There are several varieties of lavender so make sure you choose one that’s right for your climate.
To enjoy a truly relaxing backyard experience, a jasmine plant or two is a must! has found that the sweet smell of jasmine is as good as valium at calming the nerves…and with none of the side effects! It’s also an important ingredient in the perfume industry, with 83% of all women’s perfumes containing the fragrance.
There are over 300 species of the jasmine plant and, while most prefer hot climates, some varieties can be found in colder regions. Its sweet, musky scent – which grows stronger in the evening – is unmistakable.
Another scented garden staple, roses are undeniably beautiful. There are so many roses to choose from, but some of the best in terms of scent include the strongly fragrant ‘Honey Perfume’, the sweet and lemony ‘Heritage’, the rich and sweet ‘Fragrant Plum’, the intense and citrusy ‘Radiant Perfume’, the sweet ‘Louise Odier’ or ‘Madame Plantier’, the perfume-industry favorite ‘Autumn Damask’ and the dramatic ‘Double Delight’.
10. Scented Geraniums
A cousin of the geranium, the scented variety don’t bloom as often or as impressively but their fantastic scents make them one of the best plants for an aromatic garden.
These flowers are best placed along hedging, borders, or in your favorite place to sit in the garden – the leaves of these plants need to be touched or brushed in order to release their rich smell.
Choose from a variety of scented geraniums that smell of apple, apricot, cinnamon, ginger, lemon, nutmeg, orange, strawberry, rose and peppermint!
You can grow them in pots, indoors or out, or in the ground. They like lots of sun, and will grow in most soils although they don’t do well with wet feet. Before the first frost of fall, dig up the plants to bring indoors or take cuttings for winter growing.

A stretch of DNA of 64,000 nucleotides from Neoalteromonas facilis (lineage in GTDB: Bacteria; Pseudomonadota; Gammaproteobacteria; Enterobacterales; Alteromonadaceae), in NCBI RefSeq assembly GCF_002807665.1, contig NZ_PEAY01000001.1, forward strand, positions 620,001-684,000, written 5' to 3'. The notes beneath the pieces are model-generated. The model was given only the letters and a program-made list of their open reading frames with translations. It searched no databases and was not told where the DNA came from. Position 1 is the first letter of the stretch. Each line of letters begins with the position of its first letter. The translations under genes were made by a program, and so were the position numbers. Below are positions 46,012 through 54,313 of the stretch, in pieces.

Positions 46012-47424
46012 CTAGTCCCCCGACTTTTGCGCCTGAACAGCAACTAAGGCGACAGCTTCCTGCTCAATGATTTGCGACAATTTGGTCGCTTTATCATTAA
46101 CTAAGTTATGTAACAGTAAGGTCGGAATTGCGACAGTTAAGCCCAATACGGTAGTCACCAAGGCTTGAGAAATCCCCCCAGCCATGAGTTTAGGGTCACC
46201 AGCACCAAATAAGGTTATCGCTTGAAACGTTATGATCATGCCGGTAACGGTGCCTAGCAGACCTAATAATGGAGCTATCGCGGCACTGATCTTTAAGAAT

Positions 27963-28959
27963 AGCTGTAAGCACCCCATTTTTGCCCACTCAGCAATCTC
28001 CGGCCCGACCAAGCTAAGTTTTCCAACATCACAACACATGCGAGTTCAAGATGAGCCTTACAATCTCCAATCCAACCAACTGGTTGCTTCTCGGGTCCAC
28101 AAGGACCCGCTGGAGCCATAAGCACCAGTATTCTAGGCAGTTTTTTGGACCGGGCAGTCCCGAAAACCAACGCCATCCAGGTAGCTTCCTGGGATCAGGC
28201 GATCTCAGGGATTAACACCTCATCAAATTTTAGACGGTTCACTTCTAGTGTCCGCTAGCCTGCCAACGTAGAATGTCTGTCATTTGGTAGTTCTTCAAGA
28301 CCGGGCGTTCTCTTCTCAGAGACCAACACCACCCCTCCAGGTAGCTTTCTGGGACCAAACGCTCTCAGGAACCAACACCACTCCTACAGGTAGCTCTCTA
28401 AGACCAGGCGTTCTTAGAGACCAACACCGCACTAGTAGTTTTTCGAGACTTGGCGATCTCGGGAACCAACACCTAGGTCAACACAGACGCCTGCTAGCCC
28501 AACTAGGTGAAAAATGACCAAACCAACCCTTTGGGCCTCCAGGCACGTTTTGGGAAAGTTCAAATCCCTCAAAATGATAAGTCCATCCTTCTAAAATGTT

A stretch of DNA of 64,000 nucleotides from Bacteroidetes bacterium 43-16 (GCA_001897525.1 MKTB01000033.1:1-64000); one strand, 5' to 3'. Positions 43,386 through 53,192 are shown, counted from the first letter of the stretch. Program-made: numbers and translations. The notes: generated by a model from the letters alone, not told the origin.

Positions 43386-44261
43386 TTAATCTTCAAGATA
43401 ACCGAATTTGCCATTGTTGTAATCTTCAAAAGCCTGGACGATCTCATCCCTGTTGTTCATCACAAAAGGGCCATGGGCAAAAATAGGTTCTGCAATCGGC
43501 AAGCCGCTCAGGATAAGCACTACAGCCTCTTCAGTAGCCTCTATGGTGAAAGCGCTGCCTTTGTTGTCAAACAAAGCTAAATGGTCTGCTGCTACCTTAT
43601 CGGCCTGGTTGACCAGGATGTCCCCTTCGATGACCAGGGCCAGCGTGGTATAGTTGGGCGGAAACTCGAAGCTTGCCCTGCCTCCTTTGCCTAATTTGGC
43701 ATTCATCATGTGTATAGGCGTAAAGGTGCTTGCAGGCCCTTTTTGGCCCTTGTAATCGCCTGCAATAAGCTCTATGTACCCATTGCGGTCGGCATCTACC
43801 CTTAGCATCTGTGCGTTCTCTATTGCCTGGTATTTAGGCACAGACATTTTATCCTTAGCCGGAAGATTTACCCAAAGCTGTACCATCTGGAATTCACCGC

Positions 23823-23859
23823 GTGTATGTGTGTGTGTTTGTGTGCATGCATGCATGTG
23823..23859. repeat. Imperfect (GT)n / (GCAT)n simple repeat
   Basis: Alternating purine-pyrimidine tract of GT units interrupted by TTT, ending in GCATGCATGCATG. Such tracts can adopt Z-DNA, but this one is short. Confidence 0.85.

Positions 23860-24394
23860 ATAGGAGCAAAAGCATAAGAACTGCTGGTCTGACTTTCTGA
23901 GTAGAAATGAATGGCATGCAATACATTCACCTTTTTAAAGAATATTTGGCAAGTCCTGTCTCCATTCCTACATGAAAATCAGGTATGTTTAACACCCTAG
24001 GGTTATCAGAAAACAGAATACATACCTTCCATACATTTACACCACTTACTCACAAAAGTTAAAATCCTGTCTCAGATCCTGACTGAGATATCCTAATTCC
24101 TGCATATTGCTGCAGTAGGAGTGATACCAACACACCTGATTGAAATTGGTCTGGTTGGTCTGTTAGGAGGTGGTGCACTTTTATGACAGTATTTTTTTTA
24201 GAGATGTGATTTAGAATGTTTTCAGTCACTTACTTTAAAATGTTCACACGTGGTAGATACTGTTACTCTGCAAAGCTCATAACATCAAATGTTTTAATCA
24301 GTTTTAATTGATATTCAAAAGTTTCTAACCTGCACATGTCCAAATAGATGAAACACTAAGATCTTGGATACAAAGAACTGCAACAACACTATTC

Juniper shrubs don’t need to be pruned to maintain their shape, making them a low maintenance option for a boundary hedge. If you want to attract wildlife to your garden, while enjoying a fresh, spicy and pungent fragrance, then consider planting juniper.
The National Wildlife Federation counts juniper shrubs as one of the top 10 plants for wildlife because they provide food, shelter and nesting sites for birds.
You can also use the cones and young foliage in potpourri and to light fires!
12. Lemon Balm
Lemon balm is one of the most pleasing and fresh garden scents. Although it’s actually a member of the mint family – with similar looking leaves and small white flowers – it has a distinctly lemony smell, hence its name!
This low maintenance herb will grow in part shade to full sun and in almost any type of soil but they flourish in full sun and rich, well-drained soil. Like its cousin mint, lemon balm is quite invasive, although removing the flowers as soon as they appear will limit this spread.
To keep it as aromatic as possible, don’t fertilize your lemon balm plant.
This aromatic herb doesn’t just make a soothing herbal tea, it’s also a pleasure to look at (and smell) in the garden. With small, daisy-like flowers with yellow centers and white petals, both the Roman and German varieties like cool conditions, partial shade and dry soil.
Once established, it requires little effort – chamomile is drought tolerant and fairly immune to most garden pests thanks to its strong yet relaxing scent.
Eucalyptus, with its silvery aromatic leaves and bark which smells like a blend of menthol and sage, is a great addition to any fragranced garden.
It prefers warmer climates – as it hails from Australia – although it thrives in moist, well-drained soil. Those who live in colder regions should grow eucalyptus in patio containers, and move indoors for the winter.
Use sprigs in flower arrangements, or dry the leaves and bark for DIY potpourri. The scent is said to relieve congestion and repel insects.
15. Bay Laurel
Native to the Mediterranean region, bay has a sweet and strong scent with notes of warming nutmeg. Today, it is most well-known as a flavoring for soups and stews but it was once made into wreaths to crown the winners of ancient Greek games.
Bay doesn’t do well in most regions as it is sensitive to frost, but it’s easy to grow in a pot and bring indoors when temperatures dip.